Last Updated on May 10, 2022 by Ithos Global Regulatory Team
Humans are teeming with bacteria, protozoa, fungi, yeast, and viruses, which are all actors in what is known as the microbiome. Humans consist of over 100 trillion Microbes and they outnumber human cells by approximately 10 to 1. The bacteria in our microbiome help in digesting foods, regulating our immune system, protecting against disease, and producing vitamins.
A topical treatment with a common skin bacterium called Roseomonas Mucosa was shown to reduce atopic dermatitis (AD) severity in a small group of adults and children in an early-phase clinical trial at the National Institutes of Health (NIH). Introducing microbes from healthy volunteers to patients with a variety of diseases and conditions is called microbiome-based research and is an emerging part of personalized medicine.
Now, there has been an interest by cosmetic companies and formulators to utilize it in cosmetics and skin care products. The addition of Microbiomes to cosmetics raises several critical issues:
- Every human microbiome varies, thus the product performance effects will also vary for each individual. Substantiating claims for a product with the potential to have real performance activity and ensuring the claims are within the cosmetic realm would appear to be a significant challenge to avoid being considered a drug.
- Adding microbiomes to a cosmetic product can introduce additional challenges from a development perspective as well. Incorporating additional microbial content to a product that must pass Preservative Effectiveness Testing for safety purposes will have a negative impact on results based on the nature of the product. Performing stability studies under accelerated conditions could potentially ruin the functionality of the product simply by exposing it to elevated temperatures. Accelerated stability is testing typically used by industry to establish the shelf life without having to rely entirely upon real time testing for shorter development timelines.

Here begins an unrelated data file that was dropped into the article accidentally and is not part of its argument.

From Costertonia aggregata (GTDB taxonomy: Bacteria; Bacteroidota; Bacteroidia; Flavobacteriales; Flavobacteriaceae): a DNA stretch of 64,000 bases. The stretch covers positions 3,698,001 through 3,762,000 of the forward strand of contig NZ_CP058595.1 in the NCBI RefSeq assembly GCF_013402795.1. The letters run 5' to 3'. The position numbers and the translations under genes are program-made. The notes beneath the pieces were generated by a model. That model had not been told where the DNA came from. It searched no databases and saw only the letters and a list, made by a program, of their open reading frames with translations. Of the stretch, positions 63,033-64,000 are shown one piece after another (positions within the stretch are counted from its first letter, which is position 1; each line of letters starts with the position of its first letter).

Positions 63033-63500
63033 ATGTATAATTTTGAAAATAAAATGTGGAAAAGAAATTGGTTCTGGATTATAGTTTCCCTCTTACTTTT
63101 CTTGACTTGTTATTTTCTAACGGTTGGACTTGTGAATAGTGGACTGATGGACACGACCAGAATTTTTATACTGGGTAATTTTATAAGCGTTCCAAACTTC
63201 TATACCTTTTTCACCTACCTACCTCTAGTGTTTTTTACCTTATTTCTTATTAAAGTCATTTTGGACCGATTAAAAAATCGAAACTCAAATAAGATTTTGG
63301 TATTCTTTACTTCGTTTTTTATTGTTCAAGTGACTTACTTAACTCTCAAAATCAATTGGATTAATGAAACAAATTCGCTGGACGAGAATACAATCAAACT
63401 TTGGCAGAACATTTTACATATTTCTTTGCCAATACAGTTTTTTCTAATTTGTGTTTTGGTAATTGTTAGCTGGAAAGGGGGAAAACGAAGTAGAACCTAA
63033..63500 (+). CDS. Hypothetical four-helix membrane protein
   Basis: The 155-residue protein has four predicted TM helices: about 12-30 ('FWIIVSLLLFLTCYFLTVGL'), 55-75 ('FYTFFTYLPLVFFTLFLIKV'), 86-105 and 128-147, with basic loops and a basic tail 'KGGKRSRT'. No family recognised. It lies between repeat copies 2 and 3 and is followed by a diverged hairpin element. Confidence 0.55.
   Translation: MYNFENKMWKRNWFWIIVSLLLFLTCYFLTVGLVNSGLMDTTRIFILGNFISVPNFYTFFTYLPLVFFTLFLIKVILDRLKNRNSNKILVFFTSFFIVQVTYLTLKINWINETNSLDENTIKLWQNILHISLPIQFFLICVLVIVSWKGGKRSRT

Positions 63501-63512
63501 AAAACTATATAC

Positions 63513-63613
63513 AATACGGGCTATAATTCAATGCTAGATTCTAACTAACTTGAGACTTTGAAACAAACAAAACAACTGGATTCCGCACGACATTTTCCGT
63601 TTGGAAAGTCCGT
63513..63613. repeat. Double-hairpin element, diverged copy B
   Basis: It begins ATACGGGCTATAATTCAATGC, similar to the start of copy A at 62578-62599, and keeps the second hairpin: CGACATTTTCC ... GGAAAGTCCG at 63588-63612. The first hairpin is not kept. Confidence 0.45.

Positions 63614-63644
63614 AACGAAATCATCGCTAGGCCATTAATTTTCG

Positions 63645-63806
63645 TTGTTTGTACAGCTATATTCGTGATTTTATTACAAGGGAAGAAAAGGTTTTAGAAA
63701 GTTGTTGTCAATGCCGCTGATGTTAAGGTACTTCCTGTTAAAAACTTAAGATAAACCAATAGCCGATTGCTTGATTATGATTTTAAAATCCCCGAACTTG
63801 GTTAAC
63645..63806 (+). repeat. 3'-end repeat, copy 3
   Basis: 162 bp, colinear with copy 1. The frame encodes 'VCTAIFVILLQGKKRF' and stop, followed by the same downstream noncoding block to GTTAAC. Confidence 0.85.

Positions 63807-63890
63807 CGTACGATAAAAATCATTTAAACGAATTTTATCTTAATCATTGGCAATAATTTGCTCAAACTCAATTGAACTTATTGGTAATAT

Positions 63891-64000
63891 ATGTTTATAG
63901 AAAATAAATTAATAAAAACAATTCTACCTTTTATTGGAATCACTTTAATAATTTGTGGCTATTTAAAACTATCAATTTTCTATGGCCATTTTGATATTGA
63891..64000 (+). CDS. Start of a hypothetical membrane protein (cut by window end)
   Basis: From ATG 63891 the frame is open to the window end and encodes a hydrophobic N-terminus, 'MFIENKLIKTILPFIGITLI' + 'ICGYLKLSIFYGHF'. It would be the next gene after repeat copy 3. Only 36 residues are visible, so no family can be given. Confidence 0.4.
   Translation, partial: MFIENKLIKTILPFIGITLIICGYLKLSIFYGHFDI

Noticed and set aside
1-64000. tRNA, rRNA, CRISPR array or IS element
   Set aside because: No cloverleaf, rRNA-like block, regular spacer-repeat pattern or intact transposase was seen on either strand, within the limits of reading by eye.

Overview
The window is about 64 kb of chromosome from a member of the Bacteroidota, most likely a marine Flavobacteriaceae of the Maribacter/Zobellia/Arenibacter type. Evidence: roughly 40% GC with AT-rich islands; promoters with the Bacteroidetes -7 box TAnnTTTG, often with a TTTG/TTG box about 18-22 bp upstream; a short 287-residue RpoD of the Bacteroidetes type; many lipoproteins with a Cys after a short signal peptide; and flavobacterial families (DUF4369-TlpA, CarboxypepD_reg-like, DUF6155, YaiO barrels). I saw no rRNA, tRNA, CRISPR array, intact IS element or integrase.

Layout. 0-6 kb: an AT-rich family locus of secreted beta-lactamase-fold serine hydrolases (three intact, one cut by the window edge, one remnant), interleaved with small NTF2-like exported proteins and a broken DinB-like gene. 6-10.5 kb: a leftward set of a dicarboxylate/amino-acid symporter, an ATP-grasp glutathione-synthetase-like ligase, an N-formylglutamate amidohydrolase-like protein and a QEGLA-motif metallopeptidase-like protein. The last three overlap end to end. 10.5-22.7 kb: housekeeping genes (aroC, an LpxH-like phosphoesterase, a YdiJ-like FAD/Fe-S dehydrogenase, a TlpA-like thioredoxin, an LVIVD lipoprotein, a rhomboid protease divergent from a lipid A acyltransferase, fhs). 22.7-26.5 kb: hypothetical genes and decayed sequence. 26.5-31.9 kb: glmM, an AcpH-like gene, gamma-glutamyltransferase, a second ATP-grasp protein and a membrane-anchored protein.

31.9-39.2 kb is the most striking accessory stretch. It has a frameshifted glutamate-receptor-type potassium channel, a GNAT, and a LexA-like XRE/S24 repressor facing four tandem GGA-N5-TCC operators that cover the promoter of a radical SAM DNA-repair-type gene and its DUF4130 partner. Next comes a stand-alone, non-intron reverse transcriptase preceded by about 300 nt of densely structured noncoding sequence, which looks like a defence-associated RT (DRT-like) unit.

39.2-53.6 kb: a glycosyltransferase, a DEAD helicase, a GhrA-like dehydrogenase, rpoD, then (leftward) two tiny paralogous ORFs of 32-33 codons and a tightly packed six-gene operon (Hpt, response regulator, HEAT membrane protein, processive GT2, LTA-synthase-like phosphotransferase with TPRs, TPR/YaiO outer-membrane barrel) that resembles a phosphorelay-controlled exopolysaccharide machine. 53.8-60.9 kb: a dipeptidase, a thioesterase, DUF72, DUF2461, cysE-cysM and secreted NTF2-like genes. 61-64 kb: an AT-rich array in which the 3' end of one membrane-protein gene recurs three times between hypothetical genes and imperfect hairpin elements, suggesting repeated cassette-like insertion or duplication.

- Standard quality control testing criteria for batch release of cosmetic products includes checking microbial content limits and this exercise would be yet another hurdle to overcome given the product type properties
These critical issues raise even more related questions as to how a company can develop a product that is safe, stable and effective and remain within the cosmetic arena. Ithos Global will continue to follow this topic and will provide future updates.